Ancient Bread Revisited

Earlier this month, I blogged about the re-engineering of a 2000-year-old loaf of Pompeiian Bread.  Last weekend, I decided to try baking one of my own.  I watched the openculture.com video showing Giorgio Locatelli bring his recipe theories to life, but the recipe didn’t appeal to me.  Dry yeast? Gluten?  These ingredients didn’t exist in ancient Pompeii.

I found a link to another recipe at www.thefreshloaf.com that satisfied both my intent to use ingredients and techniques available at the time and my desire for a tasty, well-sprung loaf.  The recipe is for a Miche – a very large round loaf weighing 1.5 kg.  I cut the recipe roughly in half and made a 2 lb loaf.  My banneton nearly overflowed, but the resulting loaf was excellent.

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Revelations via an etched Mesolithic pendant found in Yorkshire.

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The pendant dates to 11,o00 years ago.  When I first read the article’s title, I was skeptical about “secret codes”, and I still think it’s a bit on the sensationalist side.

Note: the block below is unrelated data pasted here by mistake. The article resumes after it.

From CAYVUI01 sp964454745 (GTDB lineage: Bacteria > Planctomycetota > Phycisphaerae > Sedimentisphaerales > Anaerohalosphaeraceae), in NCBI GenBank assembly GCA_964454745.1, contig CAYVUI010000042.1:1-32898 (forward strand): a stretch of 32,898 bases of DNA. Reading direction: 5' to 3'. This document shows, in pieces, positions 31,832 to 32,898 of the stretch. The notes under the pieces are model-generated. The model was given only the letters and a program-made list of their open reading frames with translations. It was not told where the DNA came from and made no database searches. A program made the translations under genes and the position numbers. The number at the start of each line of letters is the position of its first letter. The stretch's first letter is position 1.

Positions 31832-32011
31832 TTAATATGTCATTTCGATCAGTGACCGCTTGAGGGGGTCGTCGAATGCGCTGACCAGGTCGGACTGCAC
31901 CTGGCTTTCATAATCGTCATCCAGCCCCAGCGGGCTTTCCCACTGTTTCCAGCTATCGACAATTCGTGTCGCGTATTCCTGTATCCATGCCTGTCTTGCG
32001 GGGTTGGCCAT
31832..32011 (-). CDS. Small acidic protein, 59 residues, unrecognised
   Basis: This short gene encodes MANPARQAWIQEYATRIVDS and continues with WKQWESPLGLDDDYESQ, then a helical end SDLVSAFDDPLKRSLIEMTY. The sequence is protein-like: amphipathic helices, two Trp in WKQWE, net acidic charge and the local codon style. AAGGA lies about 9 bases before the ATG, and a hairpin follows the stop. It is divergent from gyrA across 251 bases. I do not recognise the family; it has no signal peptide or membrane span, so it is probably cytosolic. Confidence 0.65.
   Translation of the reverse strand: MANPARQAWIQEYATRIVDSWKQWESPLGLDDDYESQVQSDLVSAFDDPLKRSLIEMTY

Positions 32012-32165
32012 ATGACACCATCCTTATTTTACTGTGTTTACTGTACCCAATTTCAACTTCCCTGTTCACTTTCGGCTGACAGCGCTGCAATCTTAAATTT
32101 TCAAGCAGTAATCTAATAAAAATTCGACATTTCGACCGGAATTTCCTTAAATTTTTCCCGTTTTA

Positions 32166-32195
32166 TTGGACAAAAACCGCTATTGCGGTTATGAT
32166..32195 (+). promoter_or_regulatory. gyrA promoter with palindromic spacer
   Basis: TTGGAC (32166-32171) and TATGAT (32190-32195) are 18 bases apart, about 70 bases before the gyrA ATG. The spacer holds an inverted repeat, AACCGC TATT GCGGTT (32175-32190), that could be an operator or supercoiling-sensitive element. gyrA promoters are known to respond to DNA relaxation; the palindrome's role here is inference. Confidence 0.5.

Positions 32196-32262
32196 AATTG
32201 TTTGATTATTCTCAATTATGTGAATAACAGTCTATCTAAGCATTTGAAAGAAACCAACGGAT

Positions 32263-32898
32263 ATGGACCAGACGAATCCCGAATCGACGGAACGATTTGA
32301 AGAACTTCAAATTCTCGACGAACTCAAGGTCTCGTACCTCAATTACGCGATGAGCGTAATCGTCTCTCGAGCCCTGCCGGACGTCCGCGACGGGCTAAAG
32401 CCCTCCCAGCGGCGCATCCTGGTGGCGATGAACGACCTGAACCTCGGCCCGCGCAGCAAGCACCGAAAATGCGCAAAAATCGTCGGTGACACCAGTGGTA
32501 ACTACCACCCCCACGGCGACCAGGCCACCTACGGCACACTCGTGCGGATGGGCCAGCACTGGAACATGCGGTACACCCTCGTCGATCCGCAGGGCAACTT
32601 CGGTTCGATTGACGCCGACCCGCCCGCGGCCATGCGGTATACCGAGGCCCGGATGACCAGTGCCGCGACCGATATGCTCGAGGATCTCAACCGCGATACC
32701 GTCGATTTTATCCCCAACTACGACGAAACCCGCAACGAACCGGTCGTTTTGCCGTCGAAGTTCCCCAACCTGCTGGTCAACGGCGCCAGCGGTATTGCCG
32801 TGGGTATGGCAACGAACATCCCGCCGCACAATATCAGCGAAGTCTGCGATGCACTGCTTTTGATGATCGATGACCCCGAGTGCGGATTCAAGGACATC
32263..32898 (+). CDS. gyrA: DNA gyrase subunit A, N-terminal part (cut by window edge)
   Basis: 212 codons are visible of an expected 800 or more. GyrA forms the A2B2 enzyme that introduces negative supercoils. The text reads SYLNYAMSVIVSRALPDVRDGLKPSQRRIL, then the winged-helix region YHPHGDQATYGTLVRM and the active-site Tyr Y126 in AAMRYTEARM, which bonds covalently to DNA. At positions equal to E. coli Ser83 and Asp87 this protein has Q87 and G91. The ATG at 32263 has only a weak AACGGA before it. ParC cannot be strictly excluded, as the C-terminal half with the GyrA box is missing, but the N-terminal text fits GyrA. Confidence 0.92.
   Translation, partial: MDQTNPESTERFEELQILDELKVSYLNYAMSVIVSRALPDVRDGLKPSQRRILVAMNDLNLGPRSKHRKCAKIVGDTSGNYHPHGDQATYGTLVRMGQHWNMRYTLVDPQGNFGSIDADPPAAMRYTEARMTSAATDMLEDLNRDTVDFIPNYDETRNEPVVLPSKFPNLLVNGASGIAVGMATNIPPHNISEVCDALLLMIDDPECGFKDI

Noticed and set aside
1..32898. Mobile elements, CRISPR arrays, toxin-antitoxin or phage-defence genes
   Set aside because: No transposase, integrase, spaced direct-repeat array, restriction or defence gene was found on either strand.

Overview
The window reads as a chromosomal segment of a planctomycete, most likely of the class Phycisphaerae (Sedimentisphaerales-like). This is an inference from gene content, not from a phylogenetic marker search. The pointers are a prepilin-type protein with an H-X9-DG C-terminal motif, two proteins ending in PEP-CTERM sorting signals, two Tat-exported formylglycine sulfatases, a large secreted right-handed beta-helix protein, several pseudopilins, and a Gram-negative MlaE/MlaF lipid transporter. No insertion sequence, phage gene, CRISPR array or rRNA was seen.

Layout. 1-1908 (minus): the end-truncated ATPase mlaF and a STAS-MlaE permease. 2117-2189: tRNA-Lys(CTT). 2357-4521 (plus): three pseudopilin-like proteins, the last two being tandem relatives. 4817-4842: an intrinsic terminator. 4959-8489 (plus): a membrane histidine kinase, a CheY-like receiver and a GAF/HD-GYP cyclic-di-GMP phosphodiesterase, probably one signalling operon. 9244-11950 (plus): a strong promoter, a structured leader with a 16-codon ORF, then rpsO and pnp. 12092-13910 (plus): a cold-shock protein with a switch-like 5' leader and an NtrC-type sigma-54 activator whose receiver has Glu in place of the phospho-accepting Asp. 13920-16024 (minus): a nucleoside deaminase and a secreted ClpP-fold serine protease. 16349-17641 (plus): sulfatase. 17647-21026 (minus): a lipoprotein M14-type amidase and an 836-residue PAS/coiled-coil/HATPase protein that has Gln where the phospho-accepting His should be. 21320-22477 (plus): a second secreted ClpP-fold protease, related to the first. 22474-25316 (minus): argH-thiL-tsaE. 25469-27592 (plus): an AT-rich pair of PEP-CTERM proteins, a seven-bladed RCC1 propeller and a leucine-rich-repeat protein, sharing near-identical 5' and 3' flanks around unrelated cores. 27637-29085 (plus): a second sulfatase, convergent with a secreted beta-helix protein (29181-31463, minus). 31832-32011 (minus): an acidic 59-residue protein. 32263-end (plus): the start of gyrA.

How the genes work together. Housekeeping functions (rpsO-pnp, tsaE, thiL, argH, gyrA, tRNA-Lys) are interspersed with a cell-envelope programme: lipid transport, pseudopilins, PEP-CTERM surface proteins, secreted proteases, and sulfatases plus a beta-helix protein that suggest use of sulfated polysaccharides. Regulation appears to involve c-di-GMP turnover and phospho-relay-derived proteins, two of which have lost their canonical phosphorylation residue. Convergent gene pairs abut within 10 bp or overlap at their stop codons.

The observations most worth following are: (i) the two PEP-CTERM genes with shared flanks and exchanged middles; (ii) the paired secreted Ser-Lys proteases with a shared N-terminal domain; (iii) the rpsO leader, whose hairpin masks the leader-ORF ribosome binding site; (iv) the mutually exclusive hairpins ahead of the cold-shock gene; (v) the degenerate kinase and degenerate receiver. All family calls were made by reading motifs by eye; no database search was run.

This pendant has connections.  The lines are similar to those drawn on batons found in Asia, related to societies with shamanic, animist based religions.  If the usage was as similar as the marks themselves, then the long lines may represent hunts, and the small lines that make tick marks along the longer ones may represent the number of animals taken in the hunt.

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Feminism in 1918

1918 Court

 

This article was published on Page 8 of the El Paso Herald in 1918.  So much about it is fascinating.   Mary Schmidt, aka Mr Schmidt, was married her cousin, Anna Assade.  She wore trousers and posed as a man because she could earn more money.  The judge was apparently quite taken by her appearance, and felt that “If a woman can earn $4 a day by reason of wearing trousers, I say wear ’em”.

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Haute Couture in the Old Kingdom, Dynasty 4, reign of Khufu 2551–2528 B.C.

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This beautiful beadnet dress was last worn over 4500 years ago.  The dress was discovered in a tomb in Giza, Egypt in 1927.  The strings had almost entirely rotted away, but the beads were well preserved, and enough of the pattern had survived for the dress to be reconstructed with new string.  This is the oldest known beadnet dress example.

It’s on view at the Boston Museum of Fine Arts in the Egypt: Old Kingdom Funerary Arts Gallery (Gallery 105B)

More here.